Trouble looms for Boston Beer Co - Analysis
Boston Beer's upcoming Nitro range could help boost volumes
On Thursday evening, Boston Beer Co released what looked like another solid quarterly performance as margin and volumes increases pushed up Q3 and YTD sales and profits.
But founder Jim Koch struck a strongly negative tone around the results, cautioning that growing competition is threatening growth for the Samuel Adams brand. Analysts were quick to agree, and on Friday morning Boston's share price dropped by as much as 13%.
“Anyone who has walked into a liquor store within the past year can sympathise with Boston Beer,” wrote Nik Modi at RBC. “An onslaught of hundreds of SKUs on shelf are impacting Samuel Adams' ability to get shelf space, let alone grow.”
It is not just Boston's beer that is under pressure. The company's cider brand, the market-dominating Angry Orchard, has also seen declines as the cider category cools. According to Goldman Sachs, Angry Orchard's fall has been worse than expected, going from as much as 40% volumes growth at the start of the year to estimated negative growth, now.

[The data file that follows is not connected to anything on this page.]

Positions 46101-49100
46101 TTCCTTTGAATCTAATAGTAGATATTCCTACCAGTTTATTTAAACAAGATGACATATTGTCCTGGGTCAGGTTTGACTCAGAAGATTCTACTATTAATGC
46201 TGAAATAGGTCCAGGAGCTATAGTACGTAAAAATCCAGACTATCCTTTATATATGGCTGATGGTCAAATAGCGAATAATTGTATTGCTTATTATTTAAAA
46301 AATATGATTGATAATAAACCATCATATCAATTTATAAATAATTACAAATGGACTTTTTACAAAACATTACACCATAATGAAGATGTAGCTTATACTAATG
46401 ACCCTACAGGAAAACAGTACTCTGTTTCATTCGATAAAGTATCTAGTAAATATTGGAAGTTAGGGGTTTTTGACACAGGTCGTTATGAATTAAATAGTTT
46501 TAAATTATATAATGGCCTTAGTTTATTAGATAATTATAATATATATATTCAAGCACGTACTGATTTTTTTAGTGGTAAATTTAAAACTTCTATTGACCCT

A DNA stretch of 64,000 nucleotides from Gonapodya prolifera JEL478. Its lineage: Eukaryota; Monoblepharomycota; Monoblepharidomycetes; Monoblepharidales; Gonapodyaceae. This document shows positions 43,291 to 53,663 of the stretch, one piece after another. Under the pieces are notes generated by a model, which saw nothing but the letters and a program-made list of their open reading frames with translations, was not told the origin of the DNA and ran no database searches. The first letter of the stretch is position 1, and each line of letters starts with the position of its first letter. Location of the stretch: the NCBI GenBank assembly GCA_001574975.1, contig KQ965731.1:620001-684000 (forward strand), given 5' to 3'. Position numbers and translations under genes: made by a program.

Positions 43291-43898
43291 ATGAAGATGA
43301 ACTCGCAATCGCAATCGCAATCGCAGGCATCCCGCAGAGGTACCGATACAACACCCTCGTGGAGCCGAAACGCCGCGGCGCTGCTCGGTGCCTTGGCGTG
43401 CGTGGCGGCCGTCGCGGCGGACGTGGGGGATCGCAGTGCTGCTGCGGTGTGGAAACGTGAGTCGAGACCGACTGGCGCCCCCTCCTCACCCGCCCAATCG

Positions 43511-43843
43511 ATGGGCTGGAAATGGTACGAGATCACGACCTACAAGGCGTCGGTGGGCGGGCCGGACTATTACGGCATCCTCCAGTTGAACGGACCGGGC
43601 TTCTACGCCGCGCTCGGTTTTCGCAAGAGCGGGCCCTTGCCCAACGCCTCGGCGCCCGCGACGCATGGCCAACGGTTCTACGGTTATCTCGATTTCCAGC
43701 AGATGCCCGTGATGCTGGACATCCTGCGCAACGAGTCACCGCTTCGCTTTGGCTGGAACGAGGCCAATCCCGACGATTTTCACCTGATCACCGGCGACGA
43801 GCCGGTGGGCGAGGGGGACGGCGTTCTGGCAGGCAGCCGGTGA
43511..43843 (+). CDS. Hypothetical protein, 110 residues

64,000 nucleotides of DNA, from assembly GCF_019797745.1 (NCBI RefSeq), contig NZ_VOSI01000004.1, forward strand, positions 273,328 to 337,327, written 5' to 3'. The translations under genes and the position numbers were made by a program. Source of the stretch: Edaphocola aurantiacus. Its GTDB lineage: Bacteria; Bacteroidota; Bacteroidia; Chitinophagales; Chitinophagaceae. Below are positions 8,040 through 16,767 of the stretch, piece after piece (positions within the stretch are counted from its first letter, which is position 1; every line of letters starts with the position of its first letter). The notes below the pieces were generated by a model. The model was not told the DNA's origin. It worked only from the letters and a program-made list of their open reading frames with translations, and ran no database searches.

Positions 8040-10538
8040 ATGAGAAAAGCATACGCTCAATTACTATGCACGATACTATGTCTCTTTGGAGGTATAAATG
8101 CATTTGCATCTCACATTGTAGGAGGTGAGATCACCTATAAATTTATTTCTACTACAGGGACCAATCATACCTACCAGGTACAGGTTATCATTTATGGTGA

Part of this has been down to the rise of the hard root beer category, which has come from almost nowhere in the US to become a national player. Not Your Father's Root Beer, distributed by the Pabst Brewing Co, has spearheaded the category but mainstream brewers have jumped on board, including Boston Beer and its Coney Island Hard Root Beer. Any boost from that launch, however, and its subsequent national rollout, has faded. RBC's Modi added “it is difficult to get constructive on Boston Beer's ability to accelerate growth in 2016”.
One way could be through another innovation - the Samuel Adams Nitro range, which is due out at the start of next year - for example. Nitro uses nitrogen carbonation of the sort usually found in stouts such as Diageo's Guinness. The process is said to deliver a creamier-style product, but it remains to be seen if consumers will latch on.
Analysts are also waiting to be impressed, with Modi highlighting an “increasing uncertainty” in the US market place. “It will likely take some time for the current retail dynamic to play out and SKU rationalisation to take place,” he said.
None of which will sit well with Boston. When the company unveiled Nitro, it described nitrogen as “the missing fifth beer ingredient”.
Management will be hoping it is also what they have been looking for.
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